If the count of individual advantages (bullet points above) is taken as a guide, the Z6 II is the clear winner of the contest (21 : 7 points). However, the relative importance of the various individual camera aspects will vary according to personal preferences and needs, so that you might like to apply corresponding weights to the particular features before making a decision on a new camera. A professional wildlife photographer will view the differences between cameras in a way that diverges from the perspective of a family photog, and a person interested in architecture has distinct needs from a sports shooter. Hence, the decision which camera is best and worth buying is often a very personal one.

D7200 07:21 Z6 II

How about other alternatives? Do the specifications of the Nikon D7200 and the Nikon Z6 II place the cameras among the top in their class? Find out in the latest Best DSLR Camera and Best Mirrorless Interchangeable Lens Camera listings whether the two cameras rank among the cream of the crop.

In any case, while the comparison of technical specifications can provide a useful overview of the capabilities of different cameras, it says little about, for example, the shooting experience and imaging performance of the D7200 and the Z6 II in practical situations. User reviews, such as those found at amazon, can sometimes inform about these issues, but such feedback is often incomplete, inconsistent, and biased.

Expert reviews

This is where reviews by experts come in. The following table reports the overall ratings of the cameras as published by some of the major camera review sites (amateurphotographer [AP], cameralabs [CL], dpreview [DPR], ephotozine [EPZ], photographyblog [PB]). As can be seen, the professional reviewers agree in many cases on the quality of different cameras, but sometimes their assessments diverge, reinforcing the earlier point that a camera decision is often a very personal choice.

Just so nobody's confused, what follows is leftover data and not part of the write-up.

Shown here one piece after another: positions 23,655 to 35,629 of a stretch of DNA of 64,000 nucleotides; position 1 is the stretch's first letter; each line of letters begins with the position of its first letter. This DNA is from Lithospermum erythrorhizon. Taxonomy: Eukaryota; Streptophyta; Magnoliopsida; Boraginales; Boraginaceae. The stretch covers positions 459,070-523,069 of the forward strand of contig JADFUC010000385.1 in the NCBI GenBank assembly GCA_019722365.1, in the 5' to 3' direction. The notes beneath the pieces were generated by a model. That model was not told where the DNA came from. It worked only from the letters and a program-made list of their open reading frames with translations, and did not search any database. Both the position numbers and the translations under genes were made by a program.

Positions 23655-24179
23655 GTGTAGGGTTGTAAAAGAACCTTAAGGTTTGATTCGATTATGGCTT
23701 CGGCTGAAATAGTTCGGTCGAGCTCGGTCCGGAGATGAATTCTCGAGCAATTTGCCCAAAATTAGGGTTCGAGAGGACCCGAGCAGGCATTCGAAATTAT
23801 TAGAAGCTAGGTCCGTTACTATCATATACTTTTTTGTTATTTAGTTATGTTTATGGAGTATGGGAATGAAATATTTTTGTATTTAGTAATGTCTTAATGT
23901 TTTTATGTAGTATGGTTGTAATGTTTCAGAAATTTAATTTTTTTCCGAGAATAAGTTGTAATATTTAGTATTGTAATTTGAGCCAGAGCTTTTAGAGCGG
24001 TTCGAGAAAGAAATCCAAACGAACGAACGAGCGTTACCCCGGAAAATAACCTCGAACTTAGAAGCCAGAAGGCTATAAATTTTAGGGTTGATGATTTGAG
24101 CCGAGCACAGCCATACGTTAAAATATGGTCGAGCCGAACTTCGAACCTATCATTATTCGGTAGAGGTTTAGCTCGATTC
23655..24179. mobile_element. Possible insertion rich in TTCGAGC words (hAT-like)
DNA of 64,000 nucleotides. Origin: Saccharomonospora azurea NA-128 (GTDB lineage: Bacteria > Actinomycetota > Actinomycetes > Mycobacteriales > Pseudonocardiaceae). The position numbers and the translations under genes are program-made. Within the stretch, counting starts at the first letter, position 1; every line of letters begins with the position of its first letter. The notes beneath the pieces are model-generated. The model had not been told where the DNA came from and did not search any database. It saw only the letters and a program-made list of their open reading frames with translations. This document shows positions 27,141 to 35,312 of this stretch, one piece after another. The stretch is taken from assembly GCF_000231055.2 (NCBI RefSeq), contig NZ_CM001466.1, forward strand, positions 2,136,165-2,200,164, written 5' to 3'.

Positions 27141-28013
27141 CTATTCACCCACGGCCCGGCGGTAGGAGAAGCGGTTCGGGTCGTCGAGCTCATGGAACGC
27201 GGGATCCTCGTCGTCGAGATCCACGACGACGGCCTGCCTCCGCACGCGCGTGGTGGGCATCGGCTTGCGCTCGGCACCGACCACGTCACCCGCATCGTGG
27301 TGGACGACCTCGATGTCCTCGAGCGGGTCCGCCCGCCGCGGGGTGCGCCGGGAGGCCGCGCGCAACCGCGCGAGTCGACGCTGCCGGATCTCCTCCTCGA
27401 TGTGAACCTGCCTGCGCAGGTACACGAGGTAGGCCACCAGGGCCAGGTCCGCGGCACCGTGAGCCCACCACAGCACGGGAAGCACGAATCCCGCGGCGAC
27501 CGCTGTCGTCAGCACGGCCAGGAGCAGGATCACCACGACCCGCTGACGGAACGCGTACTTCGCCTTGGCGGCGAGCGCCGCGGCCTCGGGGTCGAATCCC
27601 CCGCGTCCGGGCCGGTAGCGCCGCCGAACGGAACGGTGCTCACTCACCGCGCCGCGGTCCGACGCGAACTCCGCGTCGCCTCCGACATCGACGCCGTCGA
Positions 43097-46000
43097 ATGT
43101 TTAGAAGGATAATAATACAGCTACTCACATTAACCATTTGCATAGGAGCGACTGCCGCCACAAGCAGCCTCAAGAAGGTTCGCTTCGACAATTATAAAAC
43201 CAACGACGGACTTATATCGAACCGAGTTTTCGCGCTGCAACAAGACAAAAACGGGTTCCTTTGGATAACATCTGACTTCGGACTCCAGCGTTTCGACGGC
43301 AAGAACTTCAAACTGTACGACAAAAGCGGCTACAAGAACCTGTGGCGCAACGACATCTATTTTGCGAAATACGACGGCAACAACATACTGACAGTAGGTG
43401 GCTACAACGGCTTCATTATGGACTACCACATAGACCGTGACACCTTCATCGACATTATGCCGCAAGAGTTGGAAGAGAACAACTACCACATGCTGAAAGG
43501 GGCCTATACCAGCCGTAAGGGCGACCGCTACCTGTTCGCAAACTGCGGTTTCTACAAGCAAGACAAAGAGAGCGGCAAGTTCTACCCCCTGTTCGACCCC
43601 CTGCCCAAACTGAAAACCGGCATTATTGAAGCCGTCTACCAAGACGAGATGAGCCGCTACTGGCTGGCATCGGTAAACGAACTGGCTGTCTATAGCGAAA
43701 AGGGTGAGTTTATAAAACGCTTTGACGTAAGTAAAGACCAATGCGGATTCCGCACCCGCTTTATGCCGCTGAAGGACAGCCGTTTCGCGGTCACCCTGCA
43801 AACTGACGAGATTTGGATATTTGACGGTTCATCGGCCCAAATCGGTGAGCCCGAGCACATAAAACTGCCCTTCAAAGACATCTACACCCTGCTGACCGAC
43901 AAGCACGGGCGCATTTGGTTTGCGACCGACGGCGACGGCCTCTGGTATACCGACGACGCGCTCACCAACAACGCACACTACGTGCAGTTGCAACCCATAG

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Expert Camera Reviews
     Camera 
 Model 
 AP 
 score 
 CL 
 score 
 DPR 
 score 
 EPZ 
 score 
 PB 
 score 
Camera
Launch
Launch
Price (USD)
Street
Price
1.
 
Nikon D72004/5+ +84/1004.5/54.5/5 Mar 2015 1,199i
2.
 
Nikon Z6 II4.5/5..89/1004.5/54.5/5 Oct 2020 1,999 i
3.
 
Canon 80D4/5+ +84/1004.5/54.5/5 Feb 2016 1,199i
4.
 
Nikon D7805/5..87/1004.5/54.5/5 Jan 2020 2,299 i
5.
 
Nikon Z54/5..89/1004.5/54/5 Jul 2020 1,399 i
6.
 
Nikon Z7 II4.5/5....4.5/54.5/5 Oct 2020 2,999 i
7.
 
Nikon Z65/5....4.5/55/5 Aug 2018 1,999i
8.
 
Nikon D75004.5/5+ +86/1005/54.5/5 Apr 2017 1,299 i
9.
 
Nikon D5005/5+ +91/1004.5/55/5 Jan 2016 1,999 i
10.
 
Nikon D7505/5+ +90/1004.5/54.5/5 Sep 2014 2,299i
11.
 
Nikon D33003/5+77/1004.5/54.5/5 Jan 2014 499i
12.
 
Nikon D71005/5+ +85/1004.5/54.5/5 Feb 2013 1,199i
13.
 
Nikon D70004/5..80/1004.5/54.5/5 Sep 2010 1,499i
14.
 
Nikon D90..+ ++ +4/54.5/5 Aug 2008 1,299i
15.
 
Panasonic S54.5/5+ +88/1004.5/54.5/5 Sep 2020 1,999 i
16.
 
Pentax K-3 II4.5/5....5/55/5 Apr 2015 1,099i
17.
 
Sony A63004.5/5+85/1005/55/5 Feb 2016 999i
Notes: (+ +) highly recommended; (+) recommended; (o) reviewed; (..) not available.

The review scores listed above should be treated with care, though. The ratings were established in reference to similarly priced cameras that were available in the market at the time of the review. A score, therefore, has to be seen in close connection to the price and market introduction time of the camera, and comparing ratings of very distinct cameras or ones that are far apart in terms of their release date have little meaning. Also, please note that some of the review sites have changed their methodology and reporting over time.